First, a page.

Can a credible storyline, a set of characters in animation format, and ninety-bullet episodes streamed onto the mobile handset help you get a job? Perhaps they can, going by what the developers of a recently launched m-learning package for job hunters say.
‘Jobseekers,' an innovative m-learning module jointly developed by the British Council and value-added service provider Avon Mobility Solutions, seeks to enhance the employability of those looking for a job by delivering audio-visual content to their 2G/3G mobile phones.
The content — in the form of 90-second video cards — is delivered to mobile users subscribing to the product in the form of a URL that can be viewed on the Wireless Application Protocol site.
The learning curve, which involves vocabulary, pronunciation, composing CVs, preparing for interviews and honing soft skills, is spread over three months with the subscriber receiving one video card a day.
“We have kept the price point at the lowest possible level…In fact, at just Re. 1 per video card the content comes cheaper than a daily cup of tea,” said Rony Zachariah, CEO, Avon Mobility.
The soft skill modules are expected to be relevant, particularly to youth of Tier-II and Tier-III towns where there is relatively scant access to English language learning facilities. “We are also looking at other ways of delivering the content,” Mr. Zachariah said.
‘Jobseekers' has been initially locked in an exclusive arrangement, whereby it is now only available to the 900 million subscribers of Tata DOCOMO, though negotiations are under way to make it available on other telecom platforms.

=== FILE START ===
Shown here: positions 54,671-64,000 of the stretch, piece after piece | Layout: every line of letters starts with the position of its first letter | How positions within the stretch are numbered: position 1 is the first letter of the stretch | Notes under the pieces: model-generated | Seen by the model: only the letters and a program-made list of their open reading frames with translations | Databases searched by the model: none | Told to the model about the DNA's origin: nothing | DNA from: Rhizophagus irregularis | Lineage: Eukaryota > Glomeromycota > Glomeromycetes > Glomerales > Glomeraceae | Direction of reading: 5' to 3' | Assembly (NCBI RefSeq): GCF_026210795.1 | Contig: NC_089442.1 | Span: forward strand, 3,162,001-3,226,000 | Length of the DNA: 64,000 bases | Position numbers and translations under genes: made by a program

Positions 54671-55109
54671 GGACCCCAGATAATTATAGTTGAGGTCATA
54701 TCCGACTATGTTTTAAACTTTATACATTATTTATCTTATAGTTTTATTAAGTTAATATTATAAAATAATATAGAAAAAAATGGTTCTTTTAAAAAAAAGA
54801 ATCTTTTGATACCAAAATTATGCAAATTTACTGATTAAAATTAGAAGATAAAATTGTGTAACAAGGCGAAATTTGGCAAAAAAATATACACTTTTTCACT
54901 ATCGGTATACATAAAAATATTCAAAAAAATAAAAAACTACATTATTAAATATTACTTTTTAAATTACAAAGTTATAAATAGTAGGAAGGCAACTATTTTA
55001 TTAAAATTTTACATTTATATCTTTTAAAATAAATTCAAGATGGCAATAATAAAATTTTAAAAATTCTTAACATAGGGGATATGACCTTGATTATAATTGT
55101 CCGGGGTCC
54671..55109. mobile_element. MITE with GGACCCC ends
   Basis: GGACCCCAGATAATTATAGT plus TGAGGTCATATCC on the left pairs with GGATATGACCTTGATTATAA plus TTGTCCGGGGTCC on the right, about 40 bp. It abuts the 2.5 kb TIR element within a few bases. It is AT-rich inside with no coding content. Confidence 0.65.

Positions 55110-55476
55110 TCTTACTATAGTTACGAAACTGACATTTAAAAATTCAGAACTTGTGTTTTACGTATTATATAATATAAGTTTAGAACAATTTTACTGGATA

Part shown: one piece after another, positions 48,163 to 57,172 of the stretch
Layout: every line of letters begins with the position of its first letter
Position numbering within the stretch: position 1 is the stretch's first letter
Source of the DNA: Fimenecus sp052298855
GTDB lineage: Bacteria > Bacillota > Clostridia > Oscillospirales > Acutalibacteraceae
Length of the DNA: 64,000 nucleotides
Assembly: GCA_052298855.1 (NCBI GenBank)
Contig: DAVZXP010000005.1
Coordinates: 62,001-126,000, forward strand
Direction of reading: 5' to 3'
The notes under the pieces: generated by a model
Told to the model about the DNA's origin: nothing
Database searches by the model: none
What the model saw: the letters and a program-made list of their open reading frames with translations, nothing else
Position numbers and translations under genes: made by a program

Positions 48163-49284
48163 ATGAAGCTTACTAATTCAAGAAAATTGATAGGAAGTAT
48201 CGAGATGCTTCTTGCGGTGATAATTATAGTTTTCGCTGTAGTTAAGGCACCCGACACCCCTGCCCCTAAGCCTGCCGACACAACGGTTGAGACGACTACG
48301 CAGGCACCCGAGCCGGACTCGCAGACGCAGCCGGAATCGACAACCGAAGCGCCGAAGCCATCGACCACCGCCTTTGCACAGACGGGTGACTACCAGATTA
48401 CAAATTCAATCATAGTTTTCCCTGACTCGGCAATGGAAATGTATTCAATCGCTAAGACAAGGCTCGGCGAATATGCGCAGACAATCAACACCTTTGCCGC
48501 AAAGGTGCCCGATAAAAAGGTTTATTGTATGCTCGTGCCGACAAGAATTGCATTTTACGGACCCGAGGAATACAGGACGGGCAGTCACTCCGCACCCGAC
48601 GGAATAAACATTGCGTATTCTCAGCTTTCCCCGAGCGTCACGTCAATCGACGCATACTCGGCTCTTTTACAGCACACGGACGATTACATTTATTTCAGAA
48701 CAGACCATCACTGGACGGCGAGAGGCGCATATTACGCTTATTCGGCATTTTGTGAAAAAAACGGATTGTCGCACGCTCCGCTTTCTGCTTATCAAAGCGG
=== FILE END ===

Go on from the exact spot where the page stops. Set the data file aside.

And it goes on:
While the content is available in a view-only streaming form, or can be downloaded for revisits on mobile phones (each episode about 2 Mb with a cumulative file size of about 180 Mb), it is also accessible via the Internet against credit card/debit card payment (www.enrichyourenglish. com/jobseekers.html).
The content, largely involving situation-based narratives centred on four characters Neha, Arun, Farah and Rohit, who are looking for a job, and an enigmatic gentleman in the role of friend-philosopher-guide. Each character seeks a job in a different sector — food and retail, hospitality, and the call centre industry — with Rohit's case being more offbeat as he dreams of becoming a Bollywood star.
“This exciting venture in digital content distribution marks a first for us in India,” said Paul Sellers, Director, South India of British Council, a pioneer in content creation for mobile-learning platforms.
The content was put together under the supervision of English language experts of the British Council, while the Avon partnership took care of the wrap-around graphics and presentation, he said.
The product summates the feedback from extensive market research, right from homing in on employability enhancement as one of the most pressing needs in the Indian context to the Indian English accent used in the animated series, says Nirupa Fernandez, who heads the examinations division at the British Council.
The British Council-Avon partnership is already working on the theme for animation series sequel, which would focus on enhancing employee performance.